IDF and cIDF ANNOUNCE AIM OF COLLABORATION
Washington - Geneva, July 11, 2001.The International DOI Foundation (IDF: UK, Switzerland, US) and the
Content ID Forum (cIDf: Japan) announce their intention to undertake discussions with a view to seeking
harmonization of their work on identifiers for content in the digital environment.
"Content ID", a set of well-defined metadata including a unique code embedded in each digital content
item, guarantees content uniqueness and stabilizes content value. It creates an environment for open-type
equipment that encourages active usage such as the creation of derivative products.
The Content ID Forum was established by Professor Dr. Hiroshi Yasuda at the University of
Tokyo for the purpose of providing a strong mechanism for copyright management. The Forum is
strengthening digital content commerce over networks and has been promoting global standards
for about one year in cooperation with other standardization bodies throughout the world.
cIDf is a non-profit organization, founded in 1999, currently with 168 member organizations;
the majority of members are from Japan and some are from the US and Korea. The members range
over various interests of organizations such as technology companies, content producers,
and intermediaries . A couple of large scale verification experiments are planned to be conducted, financially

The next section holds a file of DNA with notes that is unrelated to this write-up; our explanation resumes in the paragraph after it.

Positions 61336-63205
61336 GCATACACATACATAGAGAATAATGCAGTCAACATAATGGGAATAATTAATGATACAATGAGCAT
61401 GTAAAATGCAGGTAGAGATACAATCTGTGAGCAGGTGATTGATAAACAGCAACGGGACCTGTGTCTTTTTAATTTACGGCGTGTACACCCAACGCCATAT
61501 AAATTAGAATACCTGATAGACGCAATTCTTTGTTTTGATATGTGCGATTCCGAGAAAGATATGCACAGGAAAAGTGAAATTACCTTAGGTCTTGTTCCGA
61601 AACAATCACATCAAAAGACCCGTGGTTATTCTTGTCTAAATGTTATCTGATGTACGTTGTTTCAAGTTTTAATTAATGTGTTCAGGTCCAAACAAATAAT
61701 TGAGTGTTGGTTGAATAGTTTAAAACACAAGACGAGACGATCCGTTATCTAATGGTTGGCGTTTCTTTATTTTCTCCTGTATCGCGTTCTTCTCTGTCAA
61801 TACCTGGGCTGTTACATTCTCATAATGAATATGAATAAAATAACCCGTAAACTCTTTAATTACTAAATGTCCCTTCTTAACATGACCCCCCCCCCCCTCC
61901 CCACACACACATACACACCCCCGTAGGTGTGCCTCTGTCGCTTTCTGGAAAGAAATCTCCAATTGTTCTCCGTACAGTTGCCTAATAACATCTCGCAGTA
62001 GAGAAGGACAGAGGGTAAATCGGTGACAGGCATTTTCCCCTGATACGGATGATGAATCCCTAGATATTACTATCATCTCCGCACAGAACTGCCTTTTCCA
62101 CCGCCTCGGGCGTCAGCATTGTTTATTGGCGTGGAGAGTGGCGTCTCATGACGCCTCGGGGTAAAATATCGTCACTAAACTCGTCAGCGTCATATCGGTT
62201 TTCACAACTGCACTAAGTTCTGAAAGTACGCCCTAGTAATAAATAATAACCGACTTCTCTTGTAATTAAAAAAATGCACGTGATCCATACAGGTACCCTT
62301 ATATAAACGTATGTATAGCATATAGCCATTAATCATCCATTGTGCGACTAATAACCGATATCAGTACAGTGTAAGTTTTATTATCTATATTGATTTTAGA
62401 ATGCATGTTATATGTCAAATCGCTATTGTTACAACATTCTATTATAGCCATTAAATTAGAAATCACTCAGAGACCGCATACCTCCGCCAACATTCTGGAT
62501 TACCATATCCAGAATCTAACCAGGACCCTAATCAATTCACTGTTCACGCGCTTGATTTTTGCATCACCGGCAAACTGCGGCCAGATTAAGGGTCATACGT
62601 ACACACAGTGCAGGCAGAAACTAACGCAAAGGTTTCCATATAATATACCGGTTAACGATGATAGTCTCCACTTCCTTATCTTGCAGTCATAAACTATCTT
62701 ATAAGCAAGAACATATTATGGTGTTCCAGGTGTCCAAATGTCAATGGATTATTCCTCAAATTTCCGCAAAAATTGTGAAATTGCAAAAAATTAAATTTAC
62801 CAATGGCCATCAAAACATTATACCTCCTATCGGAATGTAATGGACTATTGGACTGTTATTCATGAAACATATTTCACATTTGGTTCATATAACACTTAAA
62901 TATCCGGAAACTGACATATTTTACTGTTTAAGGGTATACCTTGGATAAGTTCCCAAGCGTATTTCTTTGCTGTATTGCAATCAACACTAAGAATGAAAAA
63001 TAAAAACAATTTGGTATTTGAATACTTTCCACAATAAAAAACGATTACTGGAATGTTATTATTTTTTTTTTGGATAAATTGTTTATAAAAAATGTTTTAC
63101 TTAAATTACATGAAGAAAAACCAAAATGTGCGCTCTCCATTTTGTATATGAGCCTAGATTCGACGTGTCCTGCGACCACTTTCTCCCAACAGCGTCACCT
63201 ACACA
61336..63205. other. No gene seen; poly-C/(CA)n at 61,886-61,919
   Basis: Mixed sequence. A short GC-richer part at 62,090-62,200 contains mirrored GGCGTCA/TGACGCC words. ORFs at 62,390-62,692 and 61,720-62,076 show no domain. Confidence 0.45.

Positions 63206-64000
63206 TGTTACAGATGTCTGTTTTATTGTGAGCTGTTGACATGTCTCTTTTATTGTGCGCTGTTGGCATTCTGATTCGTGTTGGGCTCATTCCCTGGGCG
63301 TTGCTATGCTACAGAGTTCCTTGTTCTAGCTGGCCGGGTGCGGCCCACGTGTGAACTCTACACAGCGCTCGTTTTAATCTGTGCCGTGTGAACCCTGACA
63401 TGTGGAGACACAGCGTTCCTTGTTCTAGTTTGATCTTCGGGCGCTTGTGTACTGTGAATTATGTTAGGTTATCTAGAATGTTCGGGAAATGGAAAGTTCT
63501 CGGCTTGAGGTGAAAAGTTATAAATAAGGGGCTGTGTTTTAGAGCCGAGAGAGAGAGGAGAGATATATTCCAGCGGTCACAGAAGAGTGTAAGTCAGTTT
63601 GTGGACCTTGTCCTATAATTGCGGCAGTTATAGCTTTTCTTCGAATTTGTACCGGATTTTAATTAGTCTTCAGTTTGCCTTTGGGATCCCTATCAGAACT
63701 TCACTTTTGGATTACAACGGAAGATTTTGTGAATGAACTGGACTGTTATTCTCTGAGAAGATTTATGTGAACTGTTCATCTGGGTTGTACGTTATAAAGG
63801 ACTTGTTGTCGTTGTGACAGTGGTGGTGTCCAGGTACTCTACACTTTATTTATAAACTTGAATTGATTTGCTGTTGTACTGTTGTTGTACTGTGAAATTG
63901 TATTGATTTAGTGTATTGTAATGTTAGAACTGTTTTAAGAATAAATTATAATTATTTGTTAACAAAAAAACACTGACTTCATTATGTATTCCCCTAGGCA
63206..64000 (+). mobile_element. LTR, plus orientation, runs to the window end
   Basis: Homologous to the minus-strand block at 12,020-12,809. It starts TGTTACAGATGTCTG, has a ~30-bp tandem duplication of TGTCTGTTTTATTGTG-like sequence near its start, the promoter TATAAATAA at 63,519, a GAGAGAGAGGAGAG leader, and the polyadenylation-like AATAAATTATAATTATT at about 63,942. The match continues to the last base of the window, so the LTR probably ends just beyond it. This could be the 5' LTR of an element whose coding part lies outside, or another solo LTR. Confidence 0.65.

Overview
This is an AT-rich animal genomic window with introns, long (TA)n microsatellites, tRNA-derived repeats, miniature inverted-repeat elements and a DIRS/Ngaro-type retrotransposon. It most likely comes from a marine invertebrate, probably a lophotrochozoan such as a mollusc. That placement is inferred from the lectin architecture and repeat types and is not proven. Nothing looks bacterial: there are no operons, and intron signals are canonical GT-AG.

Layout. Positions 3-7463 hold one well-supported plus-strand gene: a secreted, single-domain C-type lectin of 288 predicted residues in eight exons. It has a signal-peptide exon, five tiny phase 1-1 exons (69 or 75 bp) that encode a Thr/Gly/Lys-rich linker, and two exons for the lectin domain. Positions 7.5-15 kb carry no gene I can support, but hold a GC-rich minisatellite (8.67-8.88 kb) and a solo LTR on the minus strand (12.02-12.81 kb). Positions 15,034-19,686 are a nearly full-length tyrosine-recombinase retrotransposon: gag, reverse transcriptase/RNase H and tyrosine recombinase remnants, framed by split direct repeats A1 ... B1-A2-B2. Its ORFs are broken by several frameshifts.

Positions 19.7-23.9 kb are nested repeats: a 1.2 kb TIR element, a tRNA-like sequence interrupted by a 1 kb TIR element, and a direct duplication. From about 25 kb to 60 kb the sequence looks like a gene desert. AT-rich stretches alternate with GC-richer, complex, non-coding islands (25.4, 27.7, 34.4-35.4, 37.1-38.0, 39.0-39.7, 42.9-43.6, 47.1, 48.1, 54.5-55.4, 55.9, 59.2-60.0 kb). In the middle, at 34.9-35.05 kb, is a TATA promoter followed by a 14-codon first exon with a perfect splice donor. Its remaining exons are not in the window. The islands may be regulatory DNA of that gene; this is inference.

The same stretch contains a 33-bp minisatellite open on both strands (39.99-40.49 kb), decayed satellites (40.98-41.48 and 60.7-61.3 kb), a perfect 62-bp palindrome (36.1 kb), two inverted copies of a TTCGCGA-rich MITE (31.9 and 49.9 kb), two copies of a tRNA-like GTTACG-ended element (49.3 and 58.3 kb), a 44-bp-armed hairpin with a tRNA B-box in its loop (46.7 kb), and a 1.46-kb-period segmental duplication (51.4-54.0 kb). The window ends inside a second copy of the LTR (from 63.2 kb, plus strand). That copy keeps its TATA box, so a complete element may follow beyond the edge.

supported by the extra-departmental bodies of the Japanese government.
The Digital Object Identifier (DOI®) is a system for identifying and
exchanging intellectual property in the digital environment, being implemented and developed
by the International DOI Foundation (IDF). DOIs are persistent identifiers
assigned to content in the form of digital objects, accompanied by a set of interoperable
well-structured metadata and a managed distributed resolution system. IDF is a paid
membership organisation, founded in 1998, open to any interested party. Membership
fees support development of DOI infrastructure until migration to a self-funding operating
federation, being developed by IDF, is complete. The Foundation is currently supported
by approximately 50 member organisations from a broad geographic spread (USA, Europe,
and Asia) and range of interests such as technology companies, content producers, and
intermediaries. Large scale applications of DOI such as CrossRef
are now live and registration agencies are being established internationally.
DOI and cIDf have been independent development activities. Each is developing a
specifications and infrastructure for content identification and metadata which it hopes
will be widely adopted and enable e-commerce services and content/rights transactions.
The two activities recognize many areas of common approach and shared understanding, including:
- the importance of unique identification in enabling commerce, including that of copyrighted items;
- the importance of naming content rather than locations such as URL;
- the convergence of all media types (images, video, audio, text, etc.) in a managed digital
network, requiring interoperable standards for identification description and rights;